7. Tim Byrnes, Patrik Recher, Na Young Kim, Shoko Utsunoiya, Yoshihisa Yamamoto, Quantum simulator for the Hubbard model with long-range Coulomb interactions using surface acoustic waves, Phys. Rev. Lett. 99, 016405 (2007)

An experimental scheme for a quantum simulator of strongly correlated electrons is proposed. Our scheme employs electrons confined in a two-dimensional electron gas in a GaAs/AlGaAsheterojunction. Two surface acoustic waves are then induced in the substrate, creating a two-dimensional “egg-carton” potential. The dynamics of the electrons in this potential are described by a Hubbard model with long-range Coulomb interactions. Estimates of the Hubbard parameters suggest that observations of quantum phase transition phenomena are within experimental reach. [DOI:10.1103/PhysRevLett.99.016405][arXiv:cond-mat/0608142

8. Patrik Recher, Na Young Kim, Yoshihisa Yamamoto, Tomonaga-Luttinger liquid correlations and Fabry-Perot interference in conductance and finite-frequency shot noise in a single-walled carbon nanotube, Phys. Rev. B 74, 235438 (2006)

We present a detailed theoretical investigation of transport through a single-walled carbon nanotube (SWNT) in good contact to metal leads where weak backscattering at the interfaces between SWNT and source and drain reservoirs gives rise to electronic Fabry-Perot (FP) oscillations in conductance and shot noise. We include the electron-electron interaction and the finite length of the SWNT within the inhomogeneous Tomonaga-Luttinger liquid (TLL) model and treat the nonequilibrium effects due to an applied bias voltage within the Keldysh approach. In low-frequency transport properties, the TLL effect is apparent mainly via power-law characteristics as a function of bias voltage or temperature at energy scales above the finite level spacing of the SWNT. The FP frequency is dominated by the noninteracting spin-mode velocity due to two degenerate subbands rather than the interacting charge velocity. At higher frequencies, the excess noise is shown to be capable of resolving the splintering of the transported electrons arising from the mismatch of the TLL parameter at the interface between metal reservoirs and SWNT’s. This dynamics leads to a periodic shot-noise suppression as a function of frequency and with a period that is determined solely by the charge velocity. At large bias voltages, these oscillations are dominant over the ordinary FP oscillations caused by two weak backscatterers. This makes shot noise an invaluable tool to distinguish the two mode velocities in the SWNT.[DOI:10.1103/PhysRevB.74.235438][arXiv:cond-mat/0604613]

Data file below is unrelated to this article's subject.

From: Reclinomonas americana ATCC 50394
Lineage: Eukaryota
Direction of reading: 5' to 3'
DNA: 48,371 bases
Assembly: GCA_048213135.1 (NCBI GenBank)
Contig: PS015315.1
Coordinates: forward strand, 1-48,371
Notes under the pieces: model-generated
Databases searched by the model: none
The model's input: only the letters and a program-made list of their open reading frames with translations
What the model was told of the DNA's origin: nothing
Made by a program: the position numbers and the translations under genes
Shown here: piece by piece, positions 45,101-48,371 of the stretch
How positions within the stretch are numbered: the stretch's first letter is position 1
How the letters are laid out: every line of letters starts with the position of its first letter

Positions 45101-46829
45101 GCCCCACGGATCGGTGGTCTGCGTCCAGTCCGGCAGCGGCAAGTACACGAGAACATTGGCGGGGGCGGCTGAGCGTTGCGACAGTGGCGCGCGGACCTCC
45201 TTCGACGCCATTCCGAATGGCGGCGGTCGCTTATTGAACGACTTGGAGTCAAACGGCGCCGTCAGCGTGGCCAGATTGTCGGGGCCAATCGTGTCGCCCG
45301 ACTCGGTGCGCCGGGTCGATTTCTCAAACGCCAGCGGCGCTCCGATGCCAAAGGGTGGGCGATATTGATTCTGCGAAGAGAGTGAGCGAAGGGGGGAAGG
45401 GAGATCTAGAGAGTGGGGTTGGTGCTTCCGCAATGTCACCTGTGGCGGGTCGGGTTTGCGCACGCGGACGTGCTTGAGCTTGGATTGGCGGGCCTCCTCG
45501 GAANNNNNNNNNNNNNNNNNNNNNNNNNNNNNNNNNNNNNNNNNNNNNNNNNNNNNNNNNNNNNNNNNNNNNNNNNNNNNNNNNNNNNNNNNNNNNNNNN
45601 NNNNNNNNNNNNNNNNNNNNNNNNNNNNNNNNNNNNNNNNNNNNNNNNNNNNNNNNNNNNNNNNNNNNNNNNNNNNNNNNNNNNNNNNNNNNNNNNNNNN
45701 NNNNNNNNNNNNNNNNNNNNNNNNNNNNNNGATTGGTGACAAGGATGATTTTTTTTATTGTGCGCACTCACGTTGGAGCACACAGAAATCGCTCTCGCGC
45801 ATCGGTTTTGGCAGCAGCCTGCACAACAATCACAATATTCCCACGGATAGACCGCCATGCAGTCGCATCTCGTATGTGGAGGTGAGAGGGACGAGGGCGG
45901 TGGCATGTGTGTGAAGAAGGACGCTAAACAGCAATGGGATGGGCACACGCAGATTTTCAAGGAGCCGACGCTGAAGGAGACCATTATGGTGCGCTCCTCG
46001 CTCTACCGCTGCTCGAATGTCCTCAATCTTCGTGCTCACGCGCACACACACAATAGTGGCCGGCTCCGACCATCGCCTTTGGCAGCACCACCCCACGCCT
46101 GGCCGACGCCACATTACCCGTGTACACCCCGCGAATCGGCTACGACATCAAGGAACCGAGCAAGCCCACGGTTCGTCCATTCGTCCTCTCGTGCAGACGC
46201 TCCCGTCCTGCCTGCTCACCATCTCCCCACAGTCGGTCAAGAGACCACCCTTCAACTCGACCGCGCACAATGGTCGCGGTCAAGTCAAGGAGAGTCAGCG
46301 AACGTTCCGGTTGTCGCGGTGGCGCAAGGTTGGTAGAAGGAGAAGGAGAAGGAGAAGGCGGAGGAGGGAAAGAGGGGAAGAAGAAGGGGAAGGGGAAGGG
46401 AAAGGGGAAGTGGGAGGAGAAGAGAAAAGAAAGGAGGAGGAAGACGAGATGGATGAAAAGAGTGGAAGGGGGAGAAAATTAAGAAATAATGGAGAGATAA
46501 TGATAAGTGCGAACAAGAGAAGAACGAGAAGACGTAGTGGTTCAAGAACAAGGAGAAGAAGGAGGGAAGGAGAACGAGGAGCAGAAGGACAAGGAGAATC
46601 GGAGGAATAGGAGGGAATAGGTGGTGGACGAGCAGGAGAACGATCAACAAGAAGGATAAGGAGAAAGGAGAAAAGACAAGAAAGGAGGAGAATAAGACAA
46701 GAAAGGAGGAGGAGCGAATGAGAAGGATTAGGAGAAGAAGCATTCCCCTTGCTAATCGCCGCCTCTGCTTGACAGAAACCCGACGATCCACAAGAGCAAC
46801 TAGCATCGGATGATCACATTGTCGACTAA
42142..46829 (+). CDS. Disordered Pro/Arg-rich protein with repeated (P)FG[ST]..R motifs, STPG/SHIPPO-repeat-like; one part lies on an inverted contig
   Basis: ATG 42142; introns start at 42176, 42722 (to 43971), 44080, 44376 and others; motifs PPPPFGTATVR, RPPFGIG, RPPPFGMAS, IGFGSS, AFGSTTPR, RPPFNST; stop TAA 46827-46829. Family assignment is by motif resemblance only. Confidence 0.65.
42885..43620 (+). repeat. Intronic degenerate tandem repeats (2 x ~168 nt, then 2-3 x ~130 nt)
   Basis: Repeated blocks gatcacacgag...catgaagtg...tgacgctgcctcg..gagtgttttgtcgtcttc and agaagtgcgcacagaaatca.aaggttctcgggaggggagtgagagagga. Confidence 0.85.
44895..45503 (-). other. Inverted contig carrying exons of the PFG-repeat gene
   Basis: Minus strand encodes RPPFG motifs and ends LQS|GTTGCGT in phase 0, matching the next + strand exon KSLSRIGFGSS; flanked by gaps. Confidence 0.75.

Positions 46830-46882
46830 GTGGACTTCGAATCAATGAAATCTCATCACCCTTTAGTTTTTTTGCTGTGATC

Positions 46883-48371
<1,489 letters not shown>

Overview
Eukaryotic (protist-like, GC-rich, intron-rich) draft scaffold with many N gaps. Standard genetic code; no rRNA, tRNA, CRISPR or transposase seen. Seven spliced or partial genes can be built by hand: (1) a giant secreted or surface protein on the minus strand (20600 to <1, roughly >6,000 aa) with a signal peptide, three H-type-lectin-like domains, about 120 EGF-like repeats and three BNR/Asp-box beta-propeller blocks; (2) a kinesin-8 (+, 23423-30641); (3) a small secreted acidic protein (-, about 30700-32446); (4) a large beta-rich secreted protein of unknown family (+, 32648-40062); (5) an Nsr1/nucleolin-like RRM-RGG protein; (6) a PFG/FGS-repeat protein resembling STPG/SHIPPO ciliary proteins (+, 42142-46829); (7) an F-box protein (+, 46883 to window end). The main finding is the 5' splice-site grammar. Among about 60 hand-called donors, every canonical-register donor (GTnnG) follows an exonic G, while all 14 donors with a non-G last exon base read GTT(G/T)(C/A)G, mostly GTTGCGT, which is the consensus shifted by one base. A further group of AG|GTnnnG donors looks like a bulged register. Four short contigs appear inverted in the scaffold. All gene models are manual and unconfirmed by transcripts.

Book Chapters

1. Na Young Kim, Wolfgang Nitsche, Yoshihisa Yamamoto, Berensenskii-Kosterlitz-Thouless phase of an exciton-polariton gas, Book Chapter of Universal Themes of Bose-Einstein Condensation, Cambridge University Press (2017)